2. Take all medications as prescribed by your dentist and ensure you complete it.
  3. Avoid chewing on the side of the extraction until after 5 to 7 days post-extraction.
  4. A follow-up appointment may be needed after a week so as to monitor the healing process, and if there is a need to remove stitches, you will be told.

Tooth Extraction Complications

After the extraction, there may be slight pain and discomfort which will resolve in a few days. In some cases, the extraction may be difficult and this may affect the recovery period and healing process.

One of the causes of a difficult extraction is very strong supporting structures. For example, a massively built individual may have a bone structure that is denser and may cause difficulty in extracting the tooth. Other causes of a difficult extraction include poor mouth opening, inadequate access, buried or impacted teeth, and misshaped roots.

Due to any of the reasons stated above, the recovery phase may not be smooth. Here are some of the things that could go wrong after an extraction.

  1. Excessive bleeding after extraction
  2. Jaw fracture as a result of excessive use of force. This usually happens with the lower jaw.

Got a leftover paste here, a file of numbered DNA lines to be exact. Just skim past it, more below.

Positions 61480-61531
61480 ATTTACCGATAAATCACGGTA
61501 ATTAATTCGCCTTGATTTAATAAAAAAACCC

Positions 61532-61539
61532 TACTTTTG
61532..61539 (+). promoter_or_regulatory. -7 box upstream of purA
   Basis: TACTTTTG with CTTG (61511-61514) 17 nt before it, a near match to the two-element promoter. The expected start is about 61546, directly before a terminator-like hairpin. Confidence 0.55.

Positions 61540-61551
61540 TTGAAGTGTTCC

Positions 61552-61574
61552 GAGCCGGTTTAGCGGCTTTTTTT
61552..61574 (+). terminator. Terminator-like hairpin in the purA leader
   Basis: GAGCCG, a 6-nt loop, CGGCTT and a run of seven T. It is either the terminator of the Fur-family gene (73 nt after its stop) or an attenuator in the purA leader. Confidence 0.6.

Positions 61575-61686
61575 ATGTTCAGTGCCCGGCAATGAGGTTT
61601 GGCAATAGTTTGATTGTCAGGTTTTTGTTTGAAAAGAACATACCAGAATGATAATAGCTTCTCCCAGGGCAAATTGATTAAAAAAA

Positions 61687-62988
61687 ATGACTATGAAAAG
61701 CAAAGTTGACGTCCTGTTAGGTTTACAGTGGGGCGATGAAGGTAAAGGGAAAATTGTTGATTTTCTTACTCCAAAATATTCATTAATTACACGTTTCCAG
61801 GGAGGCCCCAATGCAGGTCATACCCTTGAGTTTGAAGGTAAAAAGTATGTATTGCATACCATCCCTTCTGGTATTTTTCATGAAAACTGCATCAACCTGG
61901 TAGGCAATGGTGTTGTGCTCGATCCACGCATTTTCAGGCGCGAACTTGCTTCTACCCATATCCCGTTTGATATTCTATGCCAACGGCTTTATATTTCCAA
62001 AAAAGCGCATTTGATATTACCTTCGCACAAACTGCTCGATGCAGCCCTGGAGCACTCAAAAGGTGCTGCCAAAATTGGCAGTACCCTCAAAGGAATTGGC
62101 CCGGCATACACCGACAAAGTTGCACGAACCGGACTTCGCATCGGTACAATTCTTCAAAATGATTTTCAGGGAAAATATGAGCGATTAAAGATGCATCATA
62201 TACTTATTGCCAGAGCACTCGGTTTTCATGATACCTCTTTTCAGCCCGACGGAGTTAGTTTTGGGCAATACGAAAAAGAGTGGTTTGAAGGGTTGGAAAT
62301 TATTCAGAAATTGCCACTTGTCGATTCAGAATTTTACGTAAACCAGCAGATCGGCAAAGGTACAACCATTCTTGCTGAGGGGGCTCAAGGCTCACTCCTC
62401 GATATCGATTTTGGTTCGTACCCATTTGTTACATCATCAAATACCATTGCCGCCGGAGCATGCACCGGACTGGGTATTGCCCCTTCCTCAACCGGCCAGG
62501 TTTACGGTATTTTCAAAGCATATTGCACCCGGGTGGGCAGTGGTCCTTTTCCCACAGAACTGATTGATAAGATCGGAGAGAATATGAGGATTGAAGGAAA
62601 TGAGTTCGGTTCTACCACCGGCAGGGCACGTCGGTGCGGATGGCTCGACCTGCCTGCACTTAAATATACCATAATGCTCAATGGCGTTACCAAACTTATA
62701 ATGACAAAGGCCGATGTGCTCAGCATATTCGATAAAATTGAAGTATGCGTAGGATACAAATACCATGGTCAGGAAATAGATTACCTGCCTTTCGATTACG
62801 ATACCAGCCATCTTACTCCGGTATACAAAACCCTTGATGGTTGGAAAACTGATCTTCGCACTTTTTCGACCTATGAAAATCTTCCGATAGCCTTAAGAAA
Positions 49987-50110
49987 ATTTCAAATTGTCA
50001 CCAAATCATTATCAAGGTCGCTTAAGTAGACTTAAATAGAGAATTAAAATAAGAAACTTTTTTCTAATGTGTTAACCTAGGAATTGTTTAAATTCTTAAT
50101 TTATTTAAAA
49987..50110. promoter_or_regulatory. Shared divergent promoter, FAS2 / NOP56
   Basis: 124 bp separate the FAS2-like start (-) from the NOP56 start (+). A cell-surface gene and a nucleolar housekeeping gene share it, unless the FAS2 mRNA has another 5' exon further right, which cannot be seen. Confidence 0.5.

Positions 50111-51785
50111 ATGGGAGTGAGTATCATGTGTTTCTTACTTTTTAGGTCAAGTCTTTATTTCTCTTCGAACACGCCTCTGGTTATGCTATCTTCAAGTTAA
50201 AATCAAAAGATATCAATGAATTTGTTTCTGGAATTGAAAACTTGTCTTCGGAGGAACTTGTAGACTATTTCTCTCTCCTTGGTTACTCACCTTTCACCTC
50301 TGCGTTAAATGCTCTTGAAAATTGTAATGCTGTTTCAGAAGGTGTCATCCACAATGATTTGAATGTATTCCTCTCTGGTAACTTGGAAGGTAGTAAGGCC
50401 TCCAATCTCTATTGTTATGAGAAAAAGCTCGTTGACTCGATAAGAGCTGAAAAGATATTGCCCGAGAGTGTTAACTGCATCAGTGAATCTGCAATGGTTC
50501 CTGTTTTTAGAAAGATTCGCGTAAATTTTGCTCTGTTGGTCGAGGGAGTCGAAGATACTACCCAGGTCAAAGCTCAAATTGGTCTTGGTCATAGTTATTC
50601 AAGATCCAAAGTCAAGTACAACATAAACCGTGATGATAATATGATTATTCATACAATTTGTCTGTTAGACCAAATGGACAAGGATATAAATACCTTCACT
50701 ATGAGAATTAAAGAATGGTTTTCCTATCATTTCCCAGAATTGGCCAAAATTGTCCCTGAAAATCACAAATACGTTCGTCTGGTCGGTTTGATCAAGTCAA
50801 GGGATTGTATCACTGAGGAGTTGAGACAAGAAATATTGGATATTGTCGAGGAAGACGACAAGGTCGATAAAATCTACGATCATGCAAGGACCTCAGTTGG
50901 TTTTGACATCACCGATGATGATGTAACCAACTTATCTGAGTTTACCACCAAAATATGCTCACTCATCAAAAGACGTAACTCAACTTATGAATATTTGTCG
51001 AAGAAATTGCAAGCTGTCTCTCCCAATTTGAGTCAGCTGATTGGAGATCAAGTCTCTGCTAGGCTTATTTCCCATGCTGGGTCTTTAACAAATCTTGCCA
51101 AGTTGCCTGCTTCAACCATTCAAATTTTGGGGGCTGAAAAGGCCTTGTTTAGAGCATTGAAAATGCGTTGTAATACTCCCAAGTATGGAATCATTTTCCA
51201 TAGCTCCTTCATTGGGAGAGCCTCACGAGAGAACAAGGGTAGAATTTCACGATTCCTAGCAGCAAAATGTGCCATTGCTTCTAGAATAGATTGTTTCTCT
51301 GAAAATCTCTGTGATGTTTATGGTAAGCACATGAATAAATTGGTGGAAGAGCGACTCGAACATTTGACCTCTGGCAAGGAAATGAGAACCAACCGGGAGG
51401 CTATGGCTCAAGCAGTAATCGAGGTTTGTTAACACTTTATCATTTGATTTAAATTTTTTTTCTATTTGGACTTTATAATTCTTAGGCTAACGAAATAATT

3. Damage to soft tissue like the lips, cheeks, gums.
  4. Fractured tooth. This usually occurs when the extraction is difficult.
  5. Dry socket: This is a painful complication of extraction which usually occurs about 3 days after the extraction. It is as a result of the blood clot being dislodged from the tooth socket.

When To Contact Your Dentist

Contact your dentist if you notice any of the following:
• Swelling that increases in size after 48 to 72 hours post-extraction.
• Pain that continually increases 2 to 3 days after the extraction.
• A foul mouth taste or odor.
• Your temperature rises above 38°C (100.4F)
• Excessive bleeding that lasts longer than 1 hour after the procedure.


Tooth extraction aftercare is very important, especially in the first 24 hours following the procedure. This is to ensure a smooth and quick healing process. It is very important to know what to do and to adhere to the aftercare instructions so as to prevent pain, infection, and other complications.